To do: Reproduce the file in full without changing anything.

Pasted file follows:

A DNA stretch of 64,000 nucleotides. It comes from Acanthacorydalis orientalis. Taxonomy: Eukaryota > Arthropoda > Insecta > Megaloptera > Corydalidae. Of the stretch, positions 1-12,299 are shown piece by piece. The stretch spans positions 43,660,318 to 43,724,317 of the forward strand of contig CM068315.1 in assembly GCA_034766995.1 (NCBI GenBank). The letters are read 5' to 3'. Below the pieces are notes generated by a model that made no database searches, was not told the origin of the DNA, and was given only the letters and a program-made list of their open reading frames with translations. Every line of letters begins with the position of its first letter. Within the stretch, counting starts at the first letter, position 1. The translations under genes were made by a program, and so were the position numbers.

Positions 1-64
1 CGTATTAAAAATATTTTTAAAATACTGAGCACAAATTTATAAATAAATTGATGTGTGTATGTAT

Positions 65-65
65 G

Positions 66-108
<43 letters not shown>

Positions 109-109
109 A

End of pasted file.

A DNA stretch of 64,000 nucleotides. It comes from Acanthacorydalis orientalis. Taxonomy: Eukaryota > Arthropoda > Insecta > Megaloptera > Corydalidae. Of the stretch, positions 1-12,299 are shown piece by piece. The stretch spans positions 43,660,318 to 43,724,317 of the forward strand of contig CM068315.1 in assembly GCA_034766995.1 (NCBI GenBank). The letters are read 5' to 3'. Below the pieces are notes generated by a model that made no database searches, was not told the origin of the DNA, and was given only the letters and a program-made list of their open reading frames with translations. Every line of letters begins with the position of its first letter. Within the stretch, counting starts at the first letter, position 1. The translations under genes were made by a program, and so were the position numbers.

Positions 1-64
1 CGTATTAAAAATATTTTTAAAATACTGAGCACAAATTTATAAATAAATTGATGTGTGTATGTAT

Positions 65-65
65 G

Positions 66-108
<43 letters not shown>

Positions 109-109
109 A